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Mission plans to fix library and museum roofs

The Speer Memorial Library and the Mission Historical Museum are ready for roof replacements.

This week, the city of Mission held a regular meeting and a workshop. The city council, mayor and city manager addressed the issues the library and museum have been having in regards to their roofs.

City of Mission logoDuring the regular called meeting, held on Mon. Oct. 28, council discussed the potential authorization for the city to solicit competitive proposals for roof replacements. City Engineer J.P. Terrazas said they were going for bids so the department could form a committee and hire a contractor.

“We’ve been having a lot of leaks in the museum and also in the library,” Terrazas said, explaining they were planning on completely tearing off the roof of the library, the museum annex and part of the museum’s main building. “We already have plans designed.”

Prior to the regular meeting, council was not given specifics on the budget or the scope of work on these projects. Mayor Pro-Tem Norie Gonzalez Garza asked if they could get more of that information before moving forward.

“Keep in mind we already have an architect to oversee this, and we also have a structural engineer,” Mayor Armando O’caña said to Gonzalez Garza. “The structural engineer and the architects are the ones who developed the scope of work.”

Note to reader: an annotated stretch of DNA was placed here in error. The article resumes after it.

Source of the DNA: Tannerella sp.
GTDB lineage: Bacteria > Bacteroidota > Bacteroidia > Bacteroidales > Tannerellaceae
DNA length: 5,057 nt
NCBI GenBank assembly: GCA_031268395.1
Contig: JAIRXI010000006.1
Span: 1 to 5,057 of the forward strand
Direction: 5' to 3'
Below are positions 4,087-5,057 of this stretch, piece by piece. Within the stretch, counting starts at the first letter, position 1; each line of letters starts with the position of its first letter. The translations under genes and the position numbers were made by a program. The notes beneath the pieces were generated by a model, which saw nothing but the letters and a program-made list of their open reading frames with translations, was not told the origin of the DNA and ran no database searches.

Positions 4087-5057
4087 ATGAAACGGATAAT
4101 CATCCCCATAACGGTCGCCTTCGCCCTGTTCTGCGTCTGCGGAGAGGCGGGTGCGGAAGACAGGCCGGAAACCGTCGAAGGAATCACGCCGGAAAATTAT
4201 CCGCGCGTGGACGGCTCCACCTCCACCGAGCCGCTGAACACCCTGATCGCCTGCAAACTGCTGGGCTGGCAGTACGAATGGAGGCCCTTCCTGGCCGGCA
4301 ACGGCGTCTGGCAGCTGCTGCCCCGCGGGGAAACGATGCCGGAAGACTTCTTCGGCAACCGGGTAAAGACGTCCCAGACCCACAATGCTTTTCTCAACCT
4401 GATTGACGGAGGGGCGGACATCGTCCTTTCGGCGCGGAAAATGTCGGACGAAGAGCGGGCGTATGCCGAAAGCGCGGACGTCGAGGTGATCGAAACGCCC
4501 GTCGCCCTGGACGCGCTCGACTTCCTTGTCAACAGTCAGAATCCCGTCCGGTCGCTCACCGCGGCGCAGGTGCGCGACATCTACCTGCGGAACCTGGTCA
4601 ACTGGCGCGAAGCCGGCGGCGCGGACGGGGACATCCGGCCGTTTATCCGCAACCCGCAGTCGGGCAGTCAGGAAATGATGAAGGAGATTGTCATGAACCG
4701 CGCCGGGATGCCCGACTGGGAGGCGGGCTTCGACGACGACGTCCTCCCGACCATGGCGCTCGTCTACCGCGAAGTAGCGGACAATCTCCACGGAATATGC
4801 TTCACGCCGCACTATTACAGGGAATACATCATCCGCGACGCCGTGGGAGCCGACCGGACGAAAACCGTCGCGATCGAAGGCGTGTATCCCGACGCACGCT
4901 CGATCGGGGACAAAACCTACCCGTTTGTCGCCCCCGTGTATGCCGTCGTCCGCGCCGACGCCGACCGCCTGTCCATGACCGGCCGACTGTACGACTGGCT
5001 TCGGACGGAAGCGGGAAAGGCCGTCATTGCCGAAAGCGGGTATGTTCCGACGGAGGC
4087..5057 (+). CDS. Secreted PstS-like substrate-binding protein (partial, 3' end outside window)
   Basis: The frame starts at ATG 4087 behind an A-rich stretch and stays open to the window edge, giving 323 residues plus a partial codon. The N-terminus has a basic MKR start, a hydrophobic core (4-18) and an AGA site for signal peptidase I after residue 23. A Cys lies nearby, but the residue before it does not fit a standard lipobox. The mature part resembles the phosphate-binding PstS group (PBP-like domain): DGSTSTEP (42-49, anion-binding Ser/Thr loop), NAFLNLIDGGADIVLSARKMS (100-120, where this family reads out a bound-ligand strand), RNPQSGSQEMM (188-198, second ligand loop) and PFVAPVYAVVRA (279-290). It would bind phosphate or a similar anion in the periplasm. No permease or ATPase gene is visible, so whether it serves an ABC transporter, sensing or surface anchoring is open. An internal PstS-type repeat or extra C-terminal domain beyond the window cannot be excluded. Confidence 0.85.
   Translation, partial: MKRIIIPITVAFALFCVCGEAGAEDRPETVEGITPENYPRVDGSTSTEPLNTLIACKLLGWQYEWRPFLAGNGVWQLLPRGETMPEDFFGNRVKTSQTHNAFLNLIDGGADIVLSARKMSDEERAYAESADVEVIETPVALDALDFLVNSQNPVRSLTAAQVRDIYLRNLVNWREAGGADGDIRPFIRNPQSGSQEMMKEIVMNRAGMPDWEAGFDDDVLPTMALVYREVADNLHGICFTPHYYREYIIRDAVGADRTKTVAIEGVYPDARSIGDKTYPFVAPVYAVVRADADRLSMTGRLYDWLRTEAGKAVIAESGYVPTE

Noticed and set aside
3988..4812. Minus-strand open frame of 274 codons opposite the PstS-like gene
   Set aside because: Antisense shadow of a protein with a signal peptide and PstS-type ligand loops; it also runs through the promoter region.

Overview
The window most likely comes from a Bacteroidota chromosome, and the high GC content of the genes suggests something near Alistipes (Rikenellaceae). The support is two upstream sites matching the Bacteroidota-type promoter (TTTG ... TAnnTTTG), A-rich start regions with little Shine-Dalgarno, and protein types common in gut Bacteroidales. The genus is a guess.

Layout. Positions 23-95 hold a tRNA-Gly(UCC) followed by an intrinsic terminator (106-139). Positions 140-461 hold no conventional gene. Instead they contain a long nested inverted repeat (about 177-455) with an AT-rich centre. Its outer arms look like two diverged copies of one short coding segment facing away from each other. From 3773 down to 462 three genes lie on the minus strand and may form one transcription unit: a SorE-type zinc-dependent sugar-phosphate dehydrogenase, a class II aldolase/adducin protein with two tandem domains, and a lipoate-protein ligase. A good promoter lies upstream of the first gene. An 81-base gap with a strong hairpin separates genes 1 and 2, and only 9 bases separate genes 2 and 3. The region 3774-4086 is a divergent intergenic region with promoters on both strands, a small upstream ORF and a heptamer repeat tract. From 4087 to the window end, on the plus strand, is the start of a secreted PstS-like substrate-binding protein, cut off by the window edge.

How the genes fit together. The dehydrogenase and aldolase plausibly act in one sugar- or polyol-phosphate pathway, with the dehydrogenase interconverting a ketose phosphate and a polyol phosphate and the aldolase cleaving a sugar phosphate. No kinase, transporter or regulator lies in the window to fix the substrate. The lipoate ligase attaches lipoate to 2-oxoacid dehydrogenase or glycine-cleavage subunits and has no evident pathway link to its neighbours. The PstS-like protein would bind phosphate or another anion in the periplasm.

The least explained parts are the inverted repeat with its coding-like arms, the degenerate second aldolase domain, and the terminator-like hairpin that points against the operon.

Eric Hinojosa of Hinojosa Engineering, Inc. is handling the library and museum roofing projects, and Jose Carlos (Charlie) Garcia III of ARKiiFORM, LLC is acting as the architect. Council member Jessica Ortega-Ochoa said that when items like these are on the agenda, they’d like to have the architect and engineer present to answer their questions.

The council asked for the schematics the city had on the projects. City Manager Randy Perez said, in terms of the library project, they would also be looking at the windows, which have been causing further issues with leaking.

“It is a complete renovation of the roof, along with those components that we felt were part of the issues, such as the windows and the resealing of the roof itself,” Perez said.

Gonzalez Garza said they’d like to see a presentation on the projects with more details, because they are likely to be costly. She also noted that they would like to see the design before the solicitation of bids.

Ortega-Ochoa agreed, adding that when they were in the process of creating the Mission Event Center, the original design was quite different before the council measured the costs and determined how it would be finalized.

Perez said that they would be holding the workshop the next day in order to discuss the projects. Gonzalez Garza was hesitant to approve the authorization on the agenda, however, before seeing the entire scope of work.
O’caña pressed for the council to approve it during Monday’s meeting.

“If we don’t approve this, we’ll have to wait for the next council meeting,” O’caña said. “I’ve been inside the library when it’s been raining, and our children and citizens have been in there, and you can see the rain coming from the roof, and it’s been a while since we’ve worked on this project. So time is of the essence.”